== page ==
A second itinerary is available in the form of a long distance trail from: Dursey to Gougane Barra, part of the ‘Beara to Breifne Way’.
 

Dursey Island: Travel by mini bus from Castletownbere to Dursey Sound. Here a cable car, takes 6 people at a time onto the island. Seen as a main discovery point on the ‘Wild Atlantic Way’. The with a population in single figures, the island is in stark contrast to that of 1943 when it held a population of 131 individuals. Here you can see the ‘Bull’, ‘Cow’ and ‘Calf’ rock, lying to the west of the island; with their many stories to tell. Short (9km), full (14km) walk. An extra 4km walk can be added via the cable-car to Garnish pier.

 

Garnish loop/ Allihies / Castletownbere: Travel by mini bus from Castletownbere to Dursey Sound. This trail takes us along the coastline with inlet’s and small fishing piers. Views of Kenmare bay, ‘Skellig Rocks’ and Allihies once a rich copper mining village and the man made beach of Ballydonegan. A costal trail leads us from the first to the last mining shaft excavated in the area. Returning to the village, those who wish to experience the villages “Guinness” and the copper museum, a mini bus will be scheduled to bring you back to Castletownbere. For those walking the longer distance we will continue on to Castletownbere. Short (14km), full (25km).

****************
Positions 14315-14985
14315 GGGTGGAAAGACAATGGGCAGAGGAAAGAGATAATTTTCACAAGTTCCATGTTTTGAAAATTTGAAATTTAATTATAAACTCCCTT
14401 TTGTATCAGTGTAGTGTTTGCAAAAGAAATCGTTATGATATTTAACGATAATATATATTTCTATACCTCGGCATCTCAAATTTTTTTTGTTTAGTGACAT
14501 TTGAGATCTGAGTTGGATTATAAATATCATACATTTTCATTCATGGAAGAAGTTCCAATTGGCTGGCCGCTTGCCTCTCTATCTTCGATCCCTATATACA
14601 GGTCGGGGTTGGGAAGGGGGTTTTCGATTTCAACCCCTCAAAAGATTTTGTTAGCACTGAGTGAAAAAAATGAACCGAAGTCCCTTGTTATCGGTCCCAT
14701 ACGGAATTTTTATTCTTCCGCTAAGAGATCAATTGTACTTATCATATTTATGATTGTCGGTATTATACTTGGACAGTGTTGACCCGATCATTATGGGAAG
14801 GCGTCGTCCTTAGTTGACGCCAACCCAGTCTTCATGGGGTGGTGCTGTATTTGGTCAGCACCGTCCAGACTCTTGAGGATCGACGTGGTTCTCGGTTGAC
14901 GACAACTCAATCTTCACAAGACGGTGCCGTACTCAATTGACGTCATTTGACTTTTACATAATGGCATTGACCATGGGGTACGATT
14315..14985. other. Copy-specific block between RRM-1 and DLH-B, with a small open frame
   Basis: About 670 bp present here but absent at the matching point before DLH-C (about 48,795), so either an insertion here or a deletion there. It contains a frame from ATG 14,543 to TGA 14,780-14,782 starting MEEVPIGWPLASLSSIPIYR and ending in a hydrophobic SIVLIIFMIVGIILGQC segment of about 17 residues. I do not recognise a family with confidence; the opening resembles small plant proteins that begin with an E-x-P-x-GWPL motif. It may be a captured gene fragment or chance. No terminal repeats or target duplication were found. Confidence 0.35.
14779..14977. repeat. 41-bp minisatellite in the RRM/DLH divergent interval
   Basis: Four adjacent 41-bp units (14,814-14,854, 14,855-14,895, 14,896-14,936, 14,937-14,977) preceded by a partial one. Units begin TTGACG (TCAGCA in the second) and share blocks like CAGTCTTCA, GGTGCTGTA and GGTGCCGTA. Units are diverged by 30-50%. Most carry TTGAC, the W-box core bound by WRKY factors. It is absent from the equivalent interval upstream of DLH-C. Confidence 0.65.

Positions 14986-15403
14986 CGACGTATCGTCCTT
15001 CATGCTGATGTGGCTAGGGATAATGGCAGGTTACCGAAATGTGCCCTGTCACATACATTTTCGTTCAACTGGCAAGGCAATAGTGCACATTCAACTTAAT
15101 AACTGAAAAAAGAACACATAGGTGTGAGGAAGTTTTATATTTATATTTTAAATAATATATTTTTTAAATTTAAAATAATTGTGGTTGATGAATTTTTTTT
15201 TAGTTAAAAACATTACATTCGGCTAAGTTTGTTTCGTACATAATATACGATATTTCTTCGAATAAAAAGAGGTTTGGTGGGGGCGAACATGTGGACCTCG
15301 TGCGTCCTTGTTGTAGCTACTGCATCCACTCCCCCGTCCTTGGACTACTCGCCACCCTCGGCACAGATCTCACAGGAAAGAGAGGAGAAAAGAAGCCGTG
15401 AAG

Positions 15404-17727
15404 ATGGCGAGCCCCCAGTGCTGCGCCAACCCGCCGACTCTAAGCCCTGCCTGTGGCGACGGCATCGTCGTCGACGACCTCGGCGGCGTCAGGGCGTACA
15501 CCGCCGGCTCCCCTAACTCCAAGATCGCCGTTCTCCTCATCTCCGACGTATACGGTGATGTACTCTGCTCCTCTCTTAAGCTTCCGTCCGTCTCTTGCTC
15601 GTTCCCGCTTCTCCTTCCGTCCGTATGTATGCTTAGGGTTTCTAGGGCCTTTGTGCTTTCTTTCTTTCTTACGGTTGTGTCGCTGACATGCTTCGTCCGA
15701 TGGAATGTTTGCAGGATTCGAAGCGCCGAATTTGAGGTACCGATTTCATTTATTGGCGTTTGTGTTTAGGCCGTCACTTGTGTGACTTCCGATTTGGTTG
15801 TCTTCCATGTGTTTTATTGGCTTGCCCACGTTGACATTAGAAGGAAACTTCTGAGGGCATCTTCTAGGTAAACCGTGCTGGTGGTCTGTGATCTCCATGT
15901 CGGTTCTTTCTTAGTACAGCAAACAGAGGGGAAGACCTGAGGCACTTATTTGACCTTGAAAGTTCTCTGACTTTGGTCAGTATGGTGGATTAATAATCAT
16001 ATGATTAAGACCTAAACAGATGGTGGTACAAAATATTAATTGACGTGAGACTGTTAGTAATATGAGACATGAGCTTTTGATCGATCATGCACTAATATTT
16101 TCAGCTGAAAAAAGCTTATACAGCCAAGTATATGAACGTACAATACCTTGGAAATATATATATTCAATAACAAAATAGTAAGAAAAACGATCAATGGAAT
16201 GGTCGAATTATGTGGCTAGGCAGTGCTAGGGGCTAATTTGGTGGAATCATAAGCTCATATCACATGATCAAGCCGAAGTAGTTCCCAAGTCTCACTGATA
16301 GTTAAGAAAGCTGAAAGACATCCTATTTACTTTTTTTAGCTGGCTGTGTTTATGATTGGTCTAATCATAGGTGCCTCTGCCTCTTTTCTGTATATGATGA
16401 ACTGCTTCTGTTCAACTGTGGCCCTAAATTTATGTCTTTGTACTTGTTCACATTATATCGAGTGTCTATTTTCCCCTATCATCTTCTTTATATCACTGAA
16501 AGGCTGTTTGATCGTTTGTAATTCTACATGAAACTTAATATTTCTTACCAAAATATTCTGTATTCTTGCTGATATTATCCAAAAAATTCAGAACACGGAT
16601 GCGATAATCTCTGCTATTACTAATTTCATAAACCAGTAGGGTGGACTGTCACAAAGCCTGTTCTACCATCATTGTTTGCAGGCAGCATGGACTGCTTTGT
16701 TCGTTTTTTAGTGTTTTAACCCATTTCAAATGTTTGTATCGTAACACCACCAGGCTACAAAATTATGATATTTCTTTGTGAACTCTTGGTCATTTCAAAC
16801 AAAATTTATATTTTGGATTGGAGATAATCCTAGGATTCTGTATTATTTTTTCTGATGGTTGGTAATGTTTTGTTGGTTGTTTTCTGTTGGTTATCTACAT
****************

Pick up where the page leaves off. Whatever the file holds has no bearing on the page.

Castletownbere / Adrigole: Leaving the fishing town behind us we head up onto the slope of Maulin. Passing by a wedge grave and the grave of the Princess of Beara, who gave the Beara Peninsula her name. We progress onto the slopes of Hungry Hill and its rocky outcrop. Here we descend into the valley of Coomgira and its towering seasonal waterfall. Here a bus will pick us up to bring us back to Castletownbere. Short (14 km), full (24 km).

 

Adrigole / Glengarriff: This walk introduces you to the wildness of the Beara Mountains; from looking into Glenlough Valley to passing north side of the Sugarloaf Mountain. We ascend to a height of 500 meters eventually descending into the Coomerkane Valley; a hideout of O’Sullivan Bere and his followers prior to his epic march to Breifne, County Leitrim . Short (12km), full (18km).

 

Glengarriff/ Kealkill: Our walk begins at Droumgarriff, 3km east of Glengarriff. Crossing the Coomnhola bridge onto the moorland known as the ‘bulls pocket’, views can be seen of Bantry Bay, Whiddy Island and Sheep’s head. Our walk finishes at ‘Carriganass Castle’, once held by the O’ Sullivan Bere as his eastern territory.

 

Kealkill/ Gougane Barra: This walk known as the ‘Pilgrim’s way’ leads us from Carriganass Castle to Gougane Barra. Here you will find the remains of a sixth century hermitage founded by Saint Finbarr. O’ Sullivan Bere passed by it on his march to Breifne in 1603. On the last Sunday in September, locals make this pilgrim walk know as the ‘Pattern Day’